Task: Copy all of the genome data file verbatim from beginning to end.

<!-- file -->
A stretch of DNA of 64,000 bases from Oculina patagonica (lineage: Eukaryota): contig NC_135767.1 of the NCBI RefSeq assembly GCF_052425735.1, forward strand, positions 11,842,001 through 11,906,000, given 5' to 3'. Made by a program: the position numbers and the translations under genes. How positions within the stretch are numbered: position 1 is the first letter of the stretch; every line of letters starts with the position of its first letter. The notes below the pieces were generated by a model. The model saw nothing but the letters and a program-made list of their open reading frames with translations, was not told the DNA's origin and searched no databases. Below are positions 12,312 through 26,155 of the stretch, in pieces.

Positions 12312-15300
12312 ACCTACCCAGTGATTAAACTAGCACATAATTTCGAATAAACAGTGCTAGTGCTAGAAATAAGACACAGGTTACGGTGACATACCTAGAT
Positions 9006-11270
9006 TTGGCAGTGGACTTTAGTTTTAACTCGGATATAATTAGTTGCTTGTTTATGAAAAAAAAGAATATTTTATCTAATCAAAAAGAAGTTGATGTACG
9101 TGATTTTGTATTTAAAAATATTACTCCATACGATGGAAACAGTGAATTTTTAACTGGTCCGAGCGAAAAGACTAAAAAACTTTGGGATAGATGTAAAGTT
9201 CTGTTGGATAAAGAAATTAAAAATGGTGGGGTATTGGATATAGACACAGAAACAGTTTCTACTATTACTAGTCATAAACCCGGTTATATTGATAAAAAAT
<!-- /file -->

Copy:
A stretch of DNA of 64,000 bases from Oculina patagonica (lineage: Eukaryota): contig NC_135767.1 of the NCBI RefSeq assembly GCF_052425735.1, forward strand, positions 11,842,001 through 11,906,000, given 5' to 3'. Made by a program: the position numbers and the translations under genes. How positions within the stretch are numbered: position 1 is the first letter of the stretch; every line of letters starts with the position of its first letter. The notes below the pieces were generated by a model. The model saw nothing but the letters and a program-made list of their open reading frames with translations, was not told the DNA's origin and searched no databases. Below are positions 12,312 through 26,155 of the stretch, in pieces.

Positions 12312-15300
12312 ACCTACCCAGTGATTAAACTAGCACATAATTTCGAATAAACAGTGCTAGTGCTAGAAATAAGACACAGGTTACGGTGACATACCTAGAT
Positions 9006-11270
9006 TTGGCAGTGGACTTTAGTTTTAACTCGGATATAATTAGTTGCTTGTTTATGAAAAAAAAGAATATTTTATCTAATCAAAAAGAAGTTGATGTACG
9101 TGATTTTGTATTTAAAAATATTACTCCATACGATGGAAACAGTGAATTTTTAACTGGTCCGAGCGAAAAGACTAAAAAACTTTGGGATAGATGTAAAGTT
9201 CTGTTGGATAAAGAAATTAAAAATGGTGGGGTATTGGATATAGACACAGAAACAGTTTCTACTATTACTAGTCATAAACCCGGTTATATTGATAAAAAAT